Gum Arabic Herb - Uses And Side Effects
Gum arabic comes from the Acacia senegal tree. Its quality varies with growing conditions and gum extraction method (beetle attack, extreme drought, or tapping). In 1977, the United States imported more than 11,000 tons of gum arabic most of it used to add body and texture to processed food products. The herb also is added to nonprescription and prescription drugs as a preservative.
Common doses of gum arabic
Gum arabic comes as:
Uses of gum arabic herb
Side effects of gum arabic
Call your health care practitioner if you experience any of these possible side effects of gum arabic:
Intravenous injection of gum arabic may cause kidney and liver damage
Combining herbs with certain drugs may alter their action or produce unwanted side effects. Tell your health care practitioner about any prescription or nonprescription drugs you're taking.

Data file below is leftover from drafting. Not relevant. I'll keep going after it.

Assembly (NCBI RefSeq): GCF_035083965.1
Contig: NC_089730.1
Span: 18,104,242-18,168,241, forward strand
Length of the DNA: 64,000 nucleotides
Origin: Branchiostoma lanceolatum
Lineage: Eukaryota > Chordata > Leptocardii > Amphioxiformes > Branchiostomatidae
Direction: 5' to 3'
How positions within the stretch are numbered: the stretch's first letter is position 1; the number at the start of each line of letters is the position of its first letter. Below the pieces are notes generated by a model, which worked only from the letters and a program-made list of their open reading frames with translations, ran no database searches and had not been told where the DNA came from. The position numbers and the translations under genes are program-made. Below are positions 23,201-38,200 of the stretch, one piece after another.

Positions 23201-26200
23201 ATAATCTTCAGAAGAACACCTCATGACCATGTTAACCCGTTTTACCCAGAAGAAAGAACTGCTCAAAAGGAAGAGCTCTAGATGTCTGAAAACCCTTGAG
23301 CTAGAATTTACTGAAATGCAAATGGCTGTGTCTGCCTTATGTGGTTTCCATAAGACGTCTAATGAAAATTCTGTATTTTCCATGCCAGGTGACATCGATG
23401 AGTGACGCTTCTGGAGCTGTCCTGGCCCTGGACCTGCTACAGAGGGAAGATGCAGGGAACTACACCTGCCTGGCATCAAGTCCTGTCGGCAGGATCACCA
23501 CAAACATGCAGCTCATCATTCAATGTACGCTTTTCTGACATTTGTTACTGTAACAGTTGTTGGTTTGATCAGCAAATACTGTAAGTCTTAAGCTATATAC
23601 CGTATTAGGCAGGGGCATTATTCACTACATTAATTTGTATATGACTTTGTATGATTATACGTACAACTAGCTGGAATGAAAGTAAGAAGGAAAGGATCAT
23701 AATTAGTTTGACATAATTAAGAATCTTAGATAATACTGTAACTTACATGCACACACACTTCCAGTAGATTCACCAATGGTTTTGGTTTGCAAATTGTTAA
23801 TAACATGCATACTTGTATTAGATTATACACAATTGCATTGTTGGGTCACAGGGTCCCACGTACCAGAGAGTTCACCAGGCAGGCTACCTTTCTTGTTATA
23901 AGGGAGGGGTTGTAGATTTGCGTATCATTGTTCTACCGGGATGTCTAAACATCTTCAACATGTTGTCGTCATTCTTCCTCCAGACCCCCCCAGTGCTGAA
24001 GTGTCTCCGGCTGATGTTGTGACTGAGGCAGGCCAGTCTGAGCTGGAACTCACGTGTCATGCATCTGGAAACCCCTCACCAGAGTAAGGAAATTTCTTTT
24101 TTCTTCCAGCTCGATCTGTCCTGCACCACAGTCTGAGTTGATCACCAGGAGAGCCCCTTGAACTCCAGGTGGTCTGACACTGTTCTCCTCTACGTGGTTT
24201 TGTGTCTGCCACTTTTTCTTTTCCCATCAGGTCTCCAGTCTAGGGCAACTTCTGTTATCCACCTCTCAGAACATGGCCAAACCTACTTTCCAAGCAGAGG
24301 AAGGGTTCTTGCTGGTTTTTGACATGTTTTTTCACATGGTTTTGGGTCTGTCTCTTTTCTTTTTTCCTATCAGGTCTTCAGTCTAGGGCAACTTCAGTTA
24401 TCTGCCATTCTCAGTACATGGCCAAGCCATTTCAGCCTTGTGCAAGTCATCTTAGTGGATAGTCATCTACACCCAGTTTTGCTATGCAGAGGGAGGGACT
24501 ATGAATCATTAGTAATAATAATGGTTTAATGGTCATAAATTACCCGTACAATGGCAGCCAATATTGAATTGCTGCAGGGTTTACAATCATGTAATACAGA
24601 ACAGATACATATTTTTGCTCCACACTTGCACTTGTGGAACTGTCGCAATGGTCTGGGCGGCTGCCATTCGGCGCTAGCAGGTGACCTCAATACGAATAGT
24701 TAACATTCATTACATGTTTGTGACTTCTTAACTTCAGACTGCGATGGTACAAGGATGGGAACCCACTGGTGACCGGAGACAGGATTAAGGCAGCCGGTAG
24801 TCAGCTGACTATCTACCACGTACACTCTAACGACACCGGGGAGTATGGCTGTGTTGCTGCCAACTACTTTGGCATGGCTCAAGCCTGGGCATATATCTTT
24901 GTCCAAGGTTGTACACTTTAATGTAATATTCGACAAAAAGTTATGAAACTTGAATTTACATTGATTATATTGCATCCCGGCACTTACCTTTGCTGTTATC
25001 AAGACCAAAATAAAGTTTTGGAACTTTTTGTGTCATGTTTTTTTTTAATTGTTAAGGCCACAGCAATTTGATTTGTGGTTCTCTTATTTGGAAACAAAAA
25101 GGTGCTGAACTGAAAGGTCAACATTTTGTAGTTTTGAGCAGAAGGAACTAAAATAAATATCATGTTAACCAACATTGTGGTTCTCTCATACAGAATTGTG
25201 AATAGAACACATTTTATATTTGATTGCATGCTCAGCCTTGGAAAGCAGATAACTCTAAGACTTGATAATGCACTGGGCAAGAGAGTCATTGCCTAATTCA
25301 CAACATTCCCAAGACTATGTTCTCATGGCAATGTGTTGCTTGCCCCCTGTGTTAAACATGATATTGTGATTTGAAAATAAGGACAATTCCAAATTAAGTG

Important paints to remember
What the research shows
Research suggests gum arabic may be useful as a chewing gum to fight dental plaque, but more studies are needed to determine its appropriate dose and role in treatment. People prone to allergic reactions should use this herb cautiously. Studies have found that gum arabic isn't effective in reducing high cholesterol.
Other names for gum arabic: -
Other names for gum arabic include acacia, acacia arabica gum; acacia gum, Acacia senegal, acacia ver, Egyptian thorn, Gummae mimosae, and senega.
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